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Power Bi Blog

Power Bi Blog

Power BI Blog: Access-ible Data - Part 3

26 July 2018

Introduction to viewing relationships in a database with Power BI.


Power BI Blog: SumProduct in Seattle!

19 July 2018

We’re taking a break from our regular Power BI blog series to let you know that our Sydney Director, Tim Heng, is heading this weekend to Seattle!


Power BI Blog: Access-ible Data - Part 2

12 July 2018

Utilising Get Data from an MS Access database in Power BI.


Power BI Blog: Access-ible Data - Part 1

5 July 2018

One of the neat things about Power BI is the large number of connectors to Get & Transform data. We’ve been working with flat files until now but to realise the full potential of Power BI, we’re going to start having to work with REAL data.


Power BI Blog: Top 5 Things in Power Bi That You Probably Aren’t Using (and Really Want to Use!)

28 June 2018

We’re taking a break from the Power BI JSON series to have a quick overview of some of the tools in Power BI that you might have overlooked in your rush to create dashboards and reports. Here are some of the features we think that are worth a special mention:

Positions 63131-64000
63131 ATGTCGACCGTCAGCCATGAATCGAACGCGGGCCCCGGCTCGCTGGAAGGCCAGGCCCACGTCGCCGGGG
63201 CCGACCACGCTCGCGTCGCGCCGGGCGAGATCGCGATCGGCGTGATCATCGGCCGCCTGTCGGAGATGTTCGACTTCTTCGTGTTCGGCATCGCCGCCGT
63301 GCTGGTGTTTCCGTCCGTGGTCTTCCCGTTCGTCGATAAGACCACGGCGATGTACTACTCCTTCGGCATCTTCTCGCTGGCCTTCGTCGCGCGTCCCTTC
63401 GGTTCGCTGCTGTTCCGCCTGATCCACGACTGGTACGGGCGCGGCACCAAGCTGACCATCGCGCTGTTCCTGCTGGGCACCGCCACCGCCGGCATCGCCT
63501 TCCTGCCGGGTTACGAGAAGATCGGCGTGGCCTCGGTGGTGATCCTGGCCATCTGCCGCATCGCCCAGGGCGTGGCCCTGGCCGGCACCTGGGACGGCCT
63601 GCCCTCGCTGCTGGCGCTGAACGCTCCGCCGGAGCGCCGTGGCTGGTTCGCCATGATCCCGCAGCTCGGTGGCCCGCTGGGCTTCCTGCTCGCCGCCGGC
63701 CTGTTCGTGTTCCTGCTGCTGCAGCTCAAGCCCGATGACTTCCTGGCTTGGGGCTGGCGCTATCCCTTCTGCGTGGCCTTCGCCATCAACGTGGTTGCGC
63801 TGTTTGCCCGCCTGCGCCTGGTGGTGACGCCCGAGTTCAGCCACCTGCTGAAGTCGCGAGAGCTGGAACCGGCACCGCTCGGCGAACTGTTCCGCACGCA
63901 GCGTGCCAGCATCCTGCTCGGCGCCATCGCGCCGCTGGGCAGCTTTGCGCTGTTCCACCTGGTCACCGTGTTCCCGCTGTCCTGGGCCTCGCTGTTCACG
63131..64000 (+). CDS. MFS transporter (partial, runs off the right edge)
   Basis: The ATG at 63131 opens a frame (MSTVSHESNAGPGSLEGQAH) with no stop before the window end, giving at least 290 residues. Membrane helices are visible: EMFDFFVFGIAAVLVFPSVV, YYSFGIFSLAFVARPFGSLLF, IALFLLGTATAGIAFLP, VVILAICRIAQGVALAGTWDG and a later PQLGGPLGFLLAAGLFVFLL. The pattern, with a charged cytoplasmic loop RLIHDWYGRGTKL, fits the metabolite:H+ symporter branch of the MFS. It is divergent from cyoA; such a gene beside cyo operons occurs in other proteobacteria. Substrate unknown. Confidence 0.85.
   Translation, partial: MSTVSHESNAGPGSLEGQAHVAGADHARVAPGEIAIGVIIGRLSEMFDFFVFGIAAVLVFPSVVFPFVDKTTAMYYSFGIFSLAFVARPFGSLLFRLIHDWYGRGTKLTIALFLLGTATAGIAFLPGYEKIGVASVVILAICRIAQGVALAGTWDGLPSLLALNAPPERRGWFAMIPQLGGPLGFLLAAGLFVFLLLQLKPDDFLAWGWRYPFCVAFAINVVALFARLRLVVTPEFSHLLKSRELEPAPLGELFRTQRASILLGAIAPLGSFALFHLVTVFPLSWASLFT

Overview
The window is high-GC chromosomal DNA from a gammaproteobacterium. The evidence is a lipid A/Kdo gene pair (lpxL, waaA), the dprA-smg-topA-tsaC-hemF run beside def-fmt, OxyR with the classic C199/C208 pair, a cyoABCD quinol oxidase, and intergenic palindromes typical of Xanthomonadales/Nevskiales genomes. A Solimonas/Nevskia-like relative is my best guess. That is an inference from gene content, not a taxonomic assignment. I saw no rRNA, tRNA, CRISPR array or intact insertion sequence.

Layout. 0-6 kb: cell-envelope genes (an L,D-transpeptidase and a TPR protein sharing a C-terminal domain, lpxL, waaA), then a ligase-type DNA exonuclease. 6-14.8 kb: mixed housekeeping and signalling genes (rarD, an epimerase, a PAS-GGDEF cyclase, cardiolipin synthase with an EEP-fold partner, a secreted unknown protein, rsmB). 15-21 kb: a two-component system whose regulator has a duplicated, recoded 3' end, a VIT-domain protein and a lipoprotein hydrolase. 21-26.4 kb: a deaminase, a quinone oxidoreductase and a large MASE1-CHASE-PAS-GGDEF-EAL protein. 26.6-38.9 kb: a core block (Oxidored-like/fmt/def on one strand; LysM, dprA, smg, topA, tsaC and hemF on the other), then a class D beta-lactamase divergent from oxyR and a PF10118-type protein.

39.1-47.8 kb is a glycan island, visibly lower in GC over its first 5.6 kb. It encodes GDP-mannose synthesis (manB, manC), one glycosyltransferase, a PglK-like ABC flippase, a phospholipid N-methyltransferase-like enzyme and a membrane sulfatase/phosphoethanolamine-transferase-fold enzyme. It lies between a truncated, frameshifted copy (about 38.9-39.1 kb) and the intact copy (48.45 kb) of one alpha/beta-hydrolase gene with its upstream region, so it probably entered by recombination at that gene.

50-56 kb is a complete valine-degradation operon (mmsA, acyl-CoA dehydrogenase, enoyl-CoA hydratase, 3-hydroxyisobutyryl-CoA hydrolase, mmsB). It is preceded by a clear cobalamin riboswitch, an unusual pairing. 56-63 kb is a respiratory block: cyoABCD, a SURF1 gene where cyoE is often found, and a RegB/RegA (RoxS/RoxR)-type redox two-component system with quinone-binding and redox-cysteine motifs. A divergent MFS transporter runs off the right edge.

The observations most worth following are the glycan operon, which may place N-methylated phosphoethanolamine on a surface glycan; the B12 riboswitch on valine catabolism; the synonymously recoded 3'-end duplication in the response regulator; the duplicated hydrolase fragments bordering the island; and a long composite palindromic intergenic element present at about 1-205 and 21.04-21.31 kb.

Power BI Blog: Just Speculate Over Numbers – Part 8

21 June 2018

Last week we created a data set that hat the lottery combinations by date. What if we wanted to know when they were last drawn?


Power BI Blog: Just Speculate Over Numbers - Part 7

14 June 2018

Using the Power Query editor to determine unique combinations from the NY Powerball data.


Power BI Blog: Just Speculate Over Numbers – Part 6

7 June 2018

Welcome back to Power BI Tips! This week, we begin Just Speculating Over the NY Powerball numbers.


Power BI Blog: Just Speculate Over Numbers – Part 5

31 May 2018

Last week we finished creating our queries and got our Powerball data together. Let’s have a look at the field pane to see what tables are available to use.


Power BI Blog: Just Speculate Over Numbers - Part 4

24 May 2018

Last week, we successfully extracted the names of the columns from the metadata of the JSON file. Now it’s time to put the two queries together!


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